A mirror-edge figure is a figure whose every edge is bisected perpendicularly by a mirror. These form the bulk of the uniform figures. This is a short note to show how I find the circumdiameter of any given mirror-edge figure, given its symbol in my notation. It involving creating a matrix, and multiplying it by a vector, and then taking the dot product of the two vectors.

Identify the edges and lengths. For this exercise, we use the
truncated 2_{21}, where the remaining edges are half the edge of the
new edges old vertex figure.

* This is how the new edges sit in relation 2 to the old triangles of the 2_21. ------ 1 / \ \ / \ / * ---- *

The "icosahedral" form of 2_{21} is "{3,3,3,3,B}" or SSSSB. The edges
are /S/SSSB, or (1 S 2 S 0 S 0 S 0 B 0) Here the edge lengths are shown to
the nodes, and the old form (which identifies branches as letters) serve as
commas.

The matrix is constructed for SSSSB. All matrix constructions follow the same manner: a series and an "animal" are put into the form, and then the rest is populated by arithmetic infil.

The series are according to the end sequences.

...A 1 1 2 2 2 2 2 2 .... ...B 3 2 4 6 5 4 3 2 1 0 ...S 1 2 3 4 5 6 7 8 9 10 ...Q r2 2 2 2 2 2 2 2 .... r2 = 1.414... ..QS r2 2r2 3 2 1 0 r2 = 1.414... ...F f 2 3-f 4-2f 5-3f f = 1.618... ...H r3 2 1 0 r3 = 1.732...

The animals are...

For For For For S, Q, F, H A QS B [ n ] [ n n-2 ] [ 2n-2 n-1 ] [2n-2 n-1 2n-6] [n-2 n ] [ n-1 4 ] [ n-1 4 n-3] [2n-6 n-3 n ]

The "animal" is written in the bottom right hand corner of the matrix. The series starts from the bottom left and works its way to the top. The next element of the series is the denominator. We're doing a six dimensional figure here, so:

+-- 3 | [ 4 . . . . . ] ( 1 ) | [ 5 : . . . . ] ( 2 ) 2 | [ 6 . : . . . ] ( 0 ) - | [ 4 . . 10 5 6 ] ( 0 ) 3 <-+ [ 2 . . 5 4 3 ] ( 0 ) [ 3 . . 6 3 6 ] ( 0 )

The numerator is Always "2" . You can see here, the animal B evaluated for n=6. Column A is the series, continued past the end of the matrix, the top number becoming the denominator of the matrix.

The Column vector (1,2,0,0,0,0) represents the figure we propose to find the diameter of.

The next step is to fill in the dots. The matrix is symmetric (ie
A_{ij}=A_{ji}). And then A_{ij}= j.A_{i1}. So for a given row,
that begins "x", we write x 2x 3x 4x until the diagonal or the animal is met.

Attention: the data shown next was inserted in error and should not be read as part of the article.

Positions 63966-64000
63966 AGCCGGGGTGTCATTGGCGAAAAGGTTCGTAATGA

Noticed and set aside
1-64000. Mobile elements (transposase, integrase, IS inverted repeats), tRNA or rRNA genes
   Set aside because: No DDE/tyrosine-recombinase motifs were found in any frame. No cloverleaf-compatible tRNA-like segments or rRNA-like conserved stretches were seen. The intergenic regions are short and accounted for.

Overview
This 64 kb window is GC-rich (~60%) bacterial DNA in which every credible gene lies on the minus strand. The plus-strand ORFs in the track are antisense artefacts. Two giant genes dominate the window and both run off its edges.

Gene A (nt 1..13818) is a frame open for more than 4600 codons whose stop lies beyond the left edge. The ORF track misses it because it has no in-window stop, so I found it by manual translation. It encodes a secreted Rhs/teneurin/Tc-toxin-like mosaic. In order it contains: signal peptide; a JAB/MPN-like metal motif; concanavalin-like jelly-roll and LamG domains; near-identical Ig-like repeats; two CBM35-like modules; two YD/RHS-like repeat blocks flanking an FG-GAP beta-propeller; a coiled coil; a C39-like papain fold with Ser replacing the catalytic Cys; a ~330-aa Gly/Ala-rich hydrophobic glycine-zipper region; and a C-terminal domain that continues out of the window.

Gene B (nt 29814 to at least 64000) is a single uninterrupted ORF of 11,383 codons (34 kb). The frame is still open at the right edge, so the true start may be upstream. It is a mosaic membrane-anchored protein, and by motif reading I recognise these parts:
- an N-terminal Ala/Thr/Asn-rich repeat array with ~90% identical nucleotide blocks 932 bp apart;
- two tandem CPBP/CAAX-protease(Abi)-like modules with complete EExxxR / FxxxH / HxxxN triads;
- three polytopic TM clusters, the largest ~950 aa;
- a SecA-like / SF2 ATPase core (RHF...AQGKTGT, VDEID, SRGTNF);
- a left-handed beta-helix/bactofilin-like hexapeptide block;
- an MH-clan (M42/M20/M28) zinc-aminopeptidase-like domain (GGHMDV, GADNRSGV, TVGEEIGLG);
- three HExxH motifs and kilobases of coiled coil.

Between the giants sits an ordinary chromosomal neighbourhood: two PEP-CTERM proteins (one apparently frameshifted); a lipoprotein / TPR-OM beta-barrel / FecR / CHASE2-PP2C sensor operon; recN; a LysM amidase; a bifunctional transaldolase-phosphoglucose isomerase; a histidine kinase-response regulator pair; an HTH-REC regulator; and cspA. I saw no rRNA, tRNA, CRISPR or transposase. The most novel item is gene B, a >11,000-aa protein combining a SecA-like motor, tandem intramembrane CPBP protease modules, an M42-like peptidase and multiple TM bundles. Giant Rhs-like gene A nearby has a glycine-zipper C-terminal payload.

[ 4 . . . . . ] ( 1 ) [ 5 10 . . . . ] ( 2 ) 2 [ 6 12 18 . . . ] ( 0 ) - [ 4 8 12 10 5 6 ] ( 0 ) 3 [ 2 4 6 5 4 3 ] ( 0 ) [ 3 6 9 6 3 6 ] ( 0 )

And because it is symmetric, the top is filled out as well. Having got such a matrix and vector, we multiply these to yield a second vector (Y), and then take the dot product of the two vectors (XY).

[ 4 5 6 4 2 3 ] ( 1 ) (14) 14 = 1*14 [ 5 10 12 8 4 6 ] ( 2 ) (25) 50 = 2*25 2 [ 6 12 18 12 6 9 ] ( 0 ) (30) 0 = 0*30 - [ 4 8 12 10 5 6 ] ( 0 ) (20) 0 = 0*30 3 [ 2 4 6 5 4 3 ] ( 0 ) (10) 0 = 0*30 [ 3 6 9 6 3 6 ] ( 0 ) (15) 0 = 0*30 total: 64

The circumdiameter of this figure is then sqrt(64 * 2/3) where 2/3 is the fraction out the left, or 8/3 sqrt(6).

This works because one can define (using the fundemental reflective region), a co-ordinate system, so that the unit vector makes that figure have unit edge.

The vector represents a position-vector S = sum(j)(x_{j} *
V_{j}). The matrix
represents the dot products of (V_{i} . V_{j}). This allows us to calculate the
norm of S by multiplying the matrix M_{ij} * V_{i} * V_{j}.

The construction remains a mystery. The denominator of the fraction (here the "3") is a very important function of the symmetry group, and is also the determinate of the matrix.

Even the construction of the series is something that I understand the process of, but can not explain elsewise. The diameter of any regular figure, or rectified figure, is simply 2(V1)(V2)(V3).../TF where V1, V2, V3 are the elements of a (prismatic) vertex figure, and TF is the total figure.

Why the matricies should yield a consistant construction is beyond me.

Copyright 2002 Wendy Krieger